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February 2014    Download the Entire Issue (PDF) Available to the Public Vol. 29, No. 2   RSS Feed for Undercurrent Issues
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What SSIís Sale Means to Divers

from the February, 2014 issue of Undercurrent   Subscribe Now

On December 11, the Italian dive gear manufacturer Mares issued a press release that it was about to acquire the Colorado-based training agency Scuba Schools International (SSI). Actually, Mares is owned by Head, the sporting gear behemoth, which apparently saw a great crossover relationship between its dive gear subsidiary and a dive training agency.

The press release states, "SSI will continue to focus on its current business model. Mares will continue to build high-quality diving equipment . . . SSI will continue to work with all major manufacturers and Mares will maintain relationships with all training agencies. There is no obligation for an SSI dealer to do business with MARES or vice versus . . . Bringing these two companies together represents a huge paradigm shift for the diving industry, and a tremendous growth opportunity."

What kind of paradigm shift does this mean for sport divers? Turns out this type of partnership is nothing new, according to Bret Gilliam, who has, among many hats worn, been a CEO for a dive gear maker (Uwatec) and created dive training agencies from scratch (SDI and TDI). Here are his thoughts on the sale.

"Several training agencies have had historical 'allies' relationships with manufacturers. John Cronin co-founded PADI while he was working for U.S. Divers. PADI didn't get any viable market share until 1975, but Cronin was wise not to let his role at U.S. Divers become a lever to influence dealers. But he had that card in his pocket and used it when he could. Meanwhile, by 1970, Dick Bonin at Scubapro was getting fed up with the bad attitude of NAUI (then the predominant agency in the U.S.) and decided that John Gaffney's NASDS was a perfect match for his dealers. NAUI had an openly-stated policy that their instructors should not be 'ethically challenged' by selling dive equipment. I know, this sounds naive, but it was true. But NAUI was influenced by "weekend warriors" who did training as a hobby, and they were alienating the dive stores.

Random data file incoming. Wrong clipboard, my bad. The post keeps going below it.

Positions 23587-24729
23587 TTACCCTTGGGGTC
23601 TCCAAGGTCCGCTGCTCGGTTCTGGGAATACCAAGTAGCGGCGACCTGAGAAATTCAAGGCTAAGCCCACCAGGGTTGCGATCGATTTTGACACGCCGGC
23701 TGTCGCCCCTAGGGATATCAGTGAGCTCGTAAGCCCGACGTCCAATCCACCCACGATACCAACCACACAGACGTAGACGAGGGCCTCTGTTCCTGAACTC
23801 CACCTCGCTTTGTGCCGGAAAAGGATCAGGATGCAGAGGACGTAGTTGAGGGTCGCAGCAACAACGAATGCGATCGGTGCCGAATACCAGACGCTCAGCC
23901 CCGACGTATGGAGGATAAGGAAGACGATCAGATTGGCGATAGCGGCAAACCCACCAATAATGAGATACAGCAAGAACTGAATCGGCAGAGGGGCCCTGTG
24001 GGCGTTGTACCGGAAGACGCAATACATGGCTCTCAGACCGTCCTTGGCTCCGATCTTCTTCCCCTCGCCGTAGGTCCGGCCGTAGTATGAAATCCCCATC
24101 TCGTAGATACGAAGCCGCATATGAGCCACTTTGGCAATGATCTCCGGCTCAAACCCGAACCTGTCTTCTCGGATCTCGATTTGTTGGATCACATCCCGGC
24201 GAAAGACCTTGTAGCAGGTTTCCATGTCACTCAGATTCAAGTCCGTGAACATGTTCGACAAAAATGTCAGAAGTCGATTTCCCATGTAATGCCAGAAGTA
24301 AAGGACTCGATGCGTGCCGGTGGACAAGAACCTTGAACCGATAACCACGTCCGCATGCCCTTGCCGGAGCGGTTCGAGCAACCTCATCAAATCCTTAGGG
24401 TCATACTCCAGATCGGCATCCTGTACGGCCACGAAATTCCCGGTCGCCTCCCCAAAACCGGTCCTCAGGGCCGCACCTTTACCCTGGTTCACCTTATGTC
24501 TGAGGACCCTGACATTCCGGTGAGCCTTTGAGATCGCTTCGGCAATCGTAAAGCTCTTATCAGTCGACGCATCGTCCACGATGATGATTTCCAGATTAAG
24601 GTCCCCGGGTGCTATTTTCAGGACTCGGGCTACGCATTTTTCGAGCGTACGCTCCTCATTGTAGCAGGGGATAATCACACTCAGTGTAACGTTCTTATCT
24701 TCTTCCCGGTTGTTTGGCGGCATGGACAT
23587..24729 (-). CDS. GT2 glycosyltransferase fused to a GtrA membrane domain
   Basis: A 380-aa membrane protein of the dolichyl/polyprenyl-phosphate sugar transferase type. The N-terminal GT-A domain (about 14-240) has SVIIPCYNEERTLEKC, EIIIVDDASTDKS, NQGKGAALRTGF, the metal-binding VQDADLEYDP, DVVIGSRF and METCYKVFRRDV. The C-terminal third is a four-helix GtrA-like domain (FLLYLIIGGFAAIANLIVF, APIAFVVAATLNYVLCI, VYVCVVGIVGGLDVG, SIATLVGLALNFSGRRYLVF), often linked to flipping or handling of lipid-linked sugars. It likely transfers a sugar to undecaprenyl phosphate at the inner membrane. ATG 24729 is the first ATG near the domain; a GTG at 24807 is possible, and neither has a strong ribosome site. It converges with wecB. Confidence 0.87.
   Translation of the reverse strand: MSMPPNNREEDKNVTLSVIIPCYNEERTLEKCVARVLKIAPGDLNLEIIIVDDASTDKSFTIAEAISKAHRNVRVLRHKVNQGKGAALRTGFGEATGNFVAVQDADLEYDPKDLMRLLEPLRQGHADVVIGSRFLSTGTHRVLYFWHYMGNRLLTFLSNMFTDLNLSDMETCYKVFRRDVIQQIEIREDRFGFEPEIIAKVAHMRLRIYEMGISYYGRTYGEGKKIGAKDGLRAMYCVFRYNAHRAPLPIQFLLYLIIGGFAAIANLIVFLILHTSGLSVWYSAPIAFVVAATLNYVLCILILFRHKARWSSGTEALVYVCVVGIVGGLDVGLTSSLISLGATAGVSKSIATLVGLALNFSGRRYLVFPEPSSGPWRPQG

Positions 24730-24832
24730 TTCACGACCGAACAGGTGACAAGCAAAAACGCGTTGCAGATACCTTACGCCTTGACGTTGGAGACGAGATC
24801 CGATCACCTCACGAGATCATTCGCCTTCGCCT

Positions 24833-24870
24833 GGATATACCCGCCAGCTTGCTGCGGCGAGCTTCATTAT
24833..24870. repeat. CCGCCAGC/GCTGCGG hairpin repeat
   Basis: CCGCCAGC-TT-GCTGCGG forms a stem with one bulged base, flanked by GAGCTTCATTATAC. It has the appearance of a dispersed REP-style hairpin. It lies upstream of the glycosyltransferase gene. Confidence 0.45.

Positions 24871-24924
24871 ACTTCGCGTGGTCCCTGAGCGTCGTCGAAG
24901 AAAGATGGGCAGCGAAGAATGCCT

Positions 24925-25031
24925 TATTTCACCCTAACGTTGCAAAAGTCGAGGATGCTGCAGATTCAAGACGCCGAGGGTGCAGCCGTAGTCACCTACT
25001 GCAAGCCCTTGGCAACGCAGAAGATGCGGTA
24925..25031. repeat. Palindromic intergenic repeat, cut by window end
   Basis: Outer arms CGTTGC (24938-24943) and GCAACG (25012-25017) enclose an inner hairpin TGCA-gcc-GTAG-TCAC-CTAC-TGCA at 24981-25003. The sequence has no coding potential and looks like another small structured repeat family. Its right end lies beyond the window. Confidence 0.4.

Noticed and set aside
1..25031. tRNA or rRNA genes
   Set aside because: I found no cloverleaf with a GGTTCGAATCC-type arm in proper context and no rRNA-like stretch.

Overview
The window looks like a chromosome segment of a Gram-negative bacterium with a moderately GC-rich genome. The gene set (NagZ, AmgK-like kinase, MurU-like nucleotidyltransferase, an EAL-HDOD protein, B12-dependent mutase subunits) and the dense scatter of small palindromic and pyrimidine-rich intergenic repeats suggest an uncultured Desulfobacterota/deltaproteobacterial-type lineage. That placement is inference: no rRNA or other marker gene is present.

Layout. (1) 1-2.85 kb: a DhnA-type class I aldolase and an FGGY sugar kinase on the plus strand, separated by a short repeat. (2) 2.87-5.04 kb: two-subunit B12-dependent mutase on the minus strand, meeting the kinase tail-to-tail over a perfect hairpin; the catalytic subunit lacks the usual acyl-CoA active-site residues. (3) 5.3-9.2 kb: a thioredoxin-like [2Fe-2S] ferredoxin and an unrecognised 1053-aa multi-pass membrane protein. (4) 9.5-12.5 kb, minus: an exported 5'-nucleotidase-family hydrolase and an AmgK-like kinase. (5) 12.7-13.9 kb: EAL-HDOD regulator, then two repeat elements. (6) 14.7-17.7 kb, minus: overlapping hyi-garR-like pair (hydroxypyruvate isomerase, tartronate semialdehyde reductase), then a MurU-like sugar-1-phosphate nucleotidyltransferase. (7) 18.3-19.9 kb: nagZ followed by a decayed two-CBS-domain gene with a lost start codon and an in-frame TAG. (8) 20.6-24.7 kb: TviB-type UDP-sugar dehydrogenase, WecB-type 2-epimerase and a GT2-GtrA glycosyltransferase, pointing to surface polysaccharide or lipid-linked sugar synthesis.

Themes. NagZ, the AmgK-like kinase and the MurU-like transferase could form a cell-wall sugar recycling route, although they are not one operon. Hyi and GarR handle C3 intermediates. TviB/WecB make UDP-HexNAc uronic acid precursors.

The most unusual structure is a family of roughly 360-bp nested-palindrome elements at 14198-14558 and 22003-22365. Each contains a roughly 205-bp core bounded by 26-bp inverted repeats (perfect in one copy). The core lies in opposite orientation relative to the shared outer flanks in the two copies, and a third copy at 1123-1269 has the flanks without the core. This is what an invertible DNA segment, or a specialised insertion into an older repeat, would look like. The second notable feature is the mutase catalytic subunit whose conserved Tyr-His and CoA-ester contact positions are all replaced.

"I had been a Scubapro franchise dealer for two years when in 1973 Dick Bonin urged me to attend an NASDS instructor program. Afterwards, I told Dick that I (and my staff) would remain with the NAUI training system; he never pushed it. PADI's emergence in 1975 was due in part to its offering stores excellent materials and no-cost instructor crossovers to win most of us over. By 1977, PADI had caught up with NAUI, then left them in the dust to become the dominant agency.

"Fast forward to 1990 . . . I was elected to NAUI's Board of Directors. They still had a bad attitude about how to cooperate with retailers, and I tried to change that when I became Chairman in 1994. Even though we completely redid all the training materials, including new texts, videos and the first computer-based interactive training, the NAUI mentality was still rooted in independent instructors and university- based programs. It was a bad business model. I moved on to found TDI, and followed that three years later with SDI. When I became CEO of Uwatec in 1996, I found that SDI/TDI agencies were the perfect match for the Uwatec dealers, especially since the biggest industry growth was coming from nitrox, dive computers and technical diving. It worked well. We actively got TDI/SDI dealers into Uwatec and vice versa, which proved to a perfect symbiotic match. Both companies benefited from each other.

"I resigned from NAUI's Board in 1997 to concentrate on TDI/SDI. Unfortunately, NAUI later went into a nose dive. NASDS got down to about 20 dive stores and was absorbed into SSI, leaving PADI, SSI and TDI/SDI as the big three.

"The SSI sale to Mares makes sense because SSI has suffered badly in the last few years and needs an infusion of funds. Mares will use it as a supplemental 'product,' but there will be some 'strike back' from Mares dealers who will resist any attempt to force SSI on them unless they want to go that way. The diving industry is in dramatic decline, and only the strong and well-financed agencies will survive."

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